Briefing notes used by Maj. Erkan Ağın, legal counsellor at General Staff headquarters, in a NATO meeting to inform participants of the legal aspect of the case revealed Erdoğan’s key role in the incident. According to the notes Erdoğan declared that “every military element approaching Turkey from the Syrian border and representing a security risk and danger would be assessed as a military threat and treated as a military target.”
Turkey said the plane was shot down because it had violated Turkish airspace, while Russia denied a violation had occurred and vowed serious consequences as a result. Russian President Vladimir Putin described the downing of the Su-24 as a “stab in the back.” Calling Turkey’s downing of the Russian jet a “war crime,” Putin said, “We will remind them not just once about what they have done, and they will regret it more than once,” he said without elaborating on what other measures Russia planned to take.
However, after Russia imposed sweeping sanctions on Turkey and began to submit intelligence reports to the United Nations Security Council showing that Turkey was arming and funding jihadist groups and smuggling Islamic State in Iraq and Syria (ISIS) oil from Syria, the rhetoric of the Turkish government began to change.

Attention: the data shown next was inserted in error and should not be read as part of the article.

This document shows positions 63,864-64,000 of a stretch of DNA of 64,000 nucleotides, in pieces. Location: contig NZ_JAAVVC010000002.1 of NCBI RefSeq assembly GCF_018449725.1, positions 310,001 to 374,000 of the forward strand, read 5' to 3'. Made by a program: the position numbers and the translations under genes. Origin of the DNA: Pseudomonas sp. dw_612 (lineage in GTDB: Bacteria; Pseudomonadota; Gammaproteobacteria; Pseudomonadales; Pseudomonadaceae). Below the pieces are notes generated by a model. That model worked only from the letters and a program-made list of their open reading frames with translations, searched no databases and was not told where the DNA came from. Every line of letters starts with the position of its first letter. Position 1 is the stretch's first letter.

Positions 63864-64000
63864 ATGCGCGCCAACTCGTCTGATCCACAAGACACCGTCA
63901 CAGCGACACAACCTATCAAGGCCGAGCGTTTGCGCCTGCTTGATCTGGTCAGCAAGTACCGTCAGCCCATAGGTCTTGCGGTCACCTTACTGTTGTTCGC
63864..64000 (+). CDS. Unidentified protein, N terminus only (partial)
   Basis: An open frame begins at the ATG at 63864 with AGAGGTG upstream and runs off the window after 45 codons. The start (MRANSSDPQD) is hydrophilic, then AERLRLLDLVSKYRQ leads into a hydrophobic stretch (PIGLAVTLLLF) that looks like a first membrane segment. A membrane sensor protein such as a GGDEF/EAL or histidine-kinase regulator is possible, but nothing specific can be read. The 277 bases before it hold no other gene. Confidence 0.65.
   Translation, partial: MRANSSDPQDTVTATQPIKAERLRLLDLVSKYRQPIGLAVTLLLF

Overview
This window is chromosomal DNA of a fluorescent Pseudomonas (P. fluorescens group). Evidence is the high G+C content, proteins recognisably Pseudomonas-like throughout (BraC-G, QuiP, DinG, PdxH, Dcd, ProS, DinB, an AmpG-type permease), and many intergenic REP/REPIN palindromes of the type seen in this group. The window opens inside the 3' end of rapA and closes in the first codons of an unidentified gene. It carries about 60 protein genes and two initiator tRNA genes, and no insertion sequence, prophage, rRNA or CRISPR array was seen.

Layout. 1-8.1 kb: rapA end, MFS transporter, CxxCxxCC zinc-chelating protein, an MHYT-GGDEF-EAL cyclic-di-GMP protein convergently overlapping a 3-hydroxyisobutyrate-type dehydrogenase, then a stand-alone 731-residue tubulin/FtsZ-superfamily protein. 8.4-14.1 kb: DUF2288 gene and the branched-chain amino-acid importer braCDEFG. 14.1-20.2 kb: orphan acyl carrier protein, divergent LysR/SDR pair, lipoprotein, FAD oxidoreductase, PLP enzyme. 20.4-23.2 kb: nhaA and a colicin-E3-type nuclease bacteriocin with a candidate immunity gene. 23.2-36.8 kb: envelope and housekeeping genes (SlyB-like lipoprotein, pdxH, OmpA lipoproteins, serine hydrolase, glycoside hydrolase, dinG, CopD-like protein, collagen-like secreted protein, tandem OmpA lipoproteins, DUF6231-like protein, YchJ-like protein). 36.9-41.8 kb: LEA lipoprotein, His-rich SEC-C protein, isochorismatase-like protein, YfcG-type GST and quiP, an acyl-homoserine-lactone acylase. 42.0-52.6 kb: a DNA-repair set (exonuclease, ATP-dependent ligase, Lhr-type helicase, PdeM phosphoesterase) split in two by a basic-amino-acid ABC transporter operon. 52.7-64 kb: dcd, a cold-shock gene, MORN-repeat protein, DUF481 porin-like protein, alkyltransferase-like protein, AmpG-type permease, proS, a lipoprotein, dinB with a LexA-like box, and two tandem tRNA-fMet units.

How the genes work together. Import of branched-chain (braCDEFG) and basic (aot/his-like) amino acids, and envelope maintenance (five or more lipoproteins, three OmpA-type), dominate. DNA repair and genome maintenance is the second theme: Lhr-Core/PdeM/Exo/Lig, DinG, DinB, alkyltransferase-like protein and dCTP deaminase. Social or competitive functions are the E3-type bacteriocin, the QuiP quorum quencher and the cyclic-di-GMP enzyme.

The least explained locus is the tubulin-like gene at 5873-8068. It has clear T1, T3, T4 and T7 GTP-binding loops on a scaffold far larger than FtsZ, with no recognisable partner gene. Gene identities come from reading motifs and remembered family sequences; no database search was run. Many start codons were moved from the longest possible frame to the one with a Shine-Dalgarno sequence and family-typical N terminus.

In May 2016 Erdoğan said the downing of the Russian jet by a Turkish F-16 on the grounds that it had violated Turkish airspace was actually the Russian pilot’s mistake. A month later the Turkish president apologized to Russia in a letter and went to Moscow to meet with Putin.
After mending fences with Russia, the Erdoğan government continued to change its rhetoric, putting the blame on the Gülen movement, his foremost critic on a range of issues from corruption in the government to Turkey’s arming of radical jihadists. The government media and Erdoğan’s ally, a neo-nationalist group led by Doğu Perinçek, started spreading rumors that that the pilot was a Gülenist.